Transgender Day of Remembrance

In 2009, over 100 people were killed because of prejudice against those who don't conform to gender norms


Kate Harding
November 20, 2009 8:21PM (UTC)

Today is the eleventh annual Transgender Day of Remembrance, which is set aside to memorialize people who have been killed because of anti-transgender hatred and prejudice. According to TDOR's website, "Although not every person represented during the Day of Remembrance self-identified as transgender -- that is, as a transsexual, crossdresser, or otherwise gender-variant -- each was a victim of violence based on bias against transgender people." That includes, for instance, a human rights worker, Cynthia Nicole, believed to have been killed for her work on behalf of transgender people, and Michael Hunt, murdered with his trans lover, Taysia Elzy. But the majority of victims are trans people who are members of other oppressed groups as well. Blogger Queen Emily at Questioning Transphobia, who has "misgivings about TDOR, about how productive it is, about appropriation," writes:

Who is being mourned is the most important question of all. 160 estimated deaths of trans people, and the vast majority in Central and South America (75% according to Transgender Europe). So it seems to me that to unite all trans people under one banner ignores the specifics of death --  sex (the majority are trans women), race (Latina and black), class and occupation (sex work) are as important factors as transness.

A look at the list of those who have died since the 2008 day of remembrance -- which can be found at the TDOR website or in the video below -- makes that clear, along with a couple of other things. Like the number of victims of anti-transgender hatred whose names are unknown, and how extraordinarily brutal their deaths often are. According to the Human Rights Campaign, such crimes "tend to be particularly violent." Just last week in Puerto Rico, 19-year-old Jorge Steven Lopez Mercado was decapitated, dismembered and burned by a man who thought the gay teen was a woman when he picked him up for sex, and became enraged upon learning that he was wrong. Jos at Feministing points out that we don't know how the victim self-identified, but "Lopez Mercado's murder reflects those of too many others killed when presenting a gender other than that assigned to them at birth. Some may not have identified as trans but all were killed because of hatred directed towards those who break the strict rules of the compulsory gender binary. They were killed because they did not conform to what someone else thought their gender should be."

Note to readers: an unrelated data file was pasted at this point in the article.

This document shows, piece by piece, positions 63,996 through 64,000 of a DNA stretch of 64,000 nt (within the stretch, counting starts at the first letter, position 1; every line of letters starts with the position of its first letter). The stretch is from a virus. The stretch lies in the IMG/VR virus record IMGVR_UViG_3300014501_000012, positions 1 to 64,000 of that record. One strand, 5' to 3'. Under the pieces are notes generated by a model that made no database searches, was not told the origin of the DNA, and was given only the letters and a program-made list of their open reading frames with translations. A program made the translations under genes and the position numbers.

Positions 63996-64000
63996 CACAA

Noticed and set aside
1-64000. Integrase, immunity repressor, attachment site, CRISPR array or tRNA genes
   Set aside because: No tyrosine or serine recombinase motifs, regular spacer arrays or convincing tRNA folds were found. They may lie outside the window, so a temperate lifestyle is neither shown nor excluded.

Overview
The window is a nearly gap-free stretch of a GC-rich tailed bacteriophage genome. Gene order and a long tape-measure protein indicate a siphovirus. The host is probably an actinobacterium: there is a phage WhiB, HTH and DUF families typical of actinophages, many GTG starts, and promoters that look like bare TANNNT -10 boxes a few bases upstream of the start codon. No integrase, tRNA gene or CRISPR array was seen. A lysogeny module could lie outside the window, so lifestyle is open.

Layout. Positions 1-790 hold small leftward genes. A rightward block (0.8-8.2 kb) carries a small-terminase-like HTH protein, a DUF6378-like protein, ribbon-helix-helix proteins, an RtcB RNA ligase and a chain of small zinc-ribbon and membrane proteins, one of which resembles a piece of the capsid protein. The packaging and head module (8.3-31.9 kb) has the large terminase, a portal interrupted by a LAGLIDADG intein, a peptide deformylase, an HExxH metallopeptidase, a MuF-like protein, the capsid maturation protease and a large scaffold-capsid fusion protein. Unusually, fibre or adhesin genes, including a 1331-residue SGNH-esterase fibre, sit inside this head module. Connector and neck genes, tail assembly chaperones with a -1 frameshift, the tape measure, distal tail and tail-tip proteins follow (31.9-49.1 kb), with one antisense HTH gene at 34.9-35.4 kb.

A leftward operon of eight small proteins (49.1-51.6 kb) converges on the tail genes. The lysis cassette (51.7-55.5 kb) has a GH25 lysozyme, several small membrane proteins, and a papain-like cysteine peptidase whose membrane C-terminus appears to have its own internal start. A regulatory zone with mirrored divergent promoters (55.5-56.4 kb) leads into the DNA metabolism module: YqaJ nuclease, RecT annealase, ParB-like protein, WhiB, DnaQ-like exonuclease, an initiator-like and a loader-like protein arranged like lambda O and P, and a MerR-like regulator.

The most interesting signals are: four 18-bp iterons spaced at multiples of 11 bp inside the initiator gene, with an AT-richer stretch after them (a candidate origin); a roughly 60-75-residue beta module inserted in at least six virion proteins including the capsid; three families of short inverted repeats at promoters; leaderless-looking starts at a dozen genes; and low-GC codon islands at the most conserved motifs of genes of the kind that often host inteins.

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In an interview on the GLAAD blog, trans man and activist Ethan St. Pierre, whose transgender aunt Deborah Forte was murdered in 1995, says, "Transgender Day of Remembrance is a day when we come together to remember those that we've lost, but it also reminds us of how unsafe we are and how we are targets of violence -- and that nobody is really safe from it. If you're a trans person, especially if you're an unemployed trans person out on the street, there's a really good chance you're going to lose your life. It reminds me how unsafe we are. And it reminds me how much work we have to do to educate people so that it doesn't keep happening."

 

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Kate Harding

Kate Harding is the author of Asking For It: The Alarming Rise of Rape Culture--and What We Can Do About It, available from Da Capo Press in August 2015. Previously, she collaborated with Anna Holmes, Amanda Hess, and a cast of thousands on The Book of Jezebel, and with Marianne Kirby on Lessons from the Fat-o-Sphere. You might also remember her as the founding editor of Shapely Prose (2007-2010). Kate's essays have appeared in the anthologies Madonna & Me, Yes Means Yes, Feed Me, and Airmail: Women of Letters. She holds an M.F.A. in fiction from Vermont College of Fine Arts and a B.A. in English from University of Toronto, and is currently at work on a Ph.D. in creative writing from Bath Spa University

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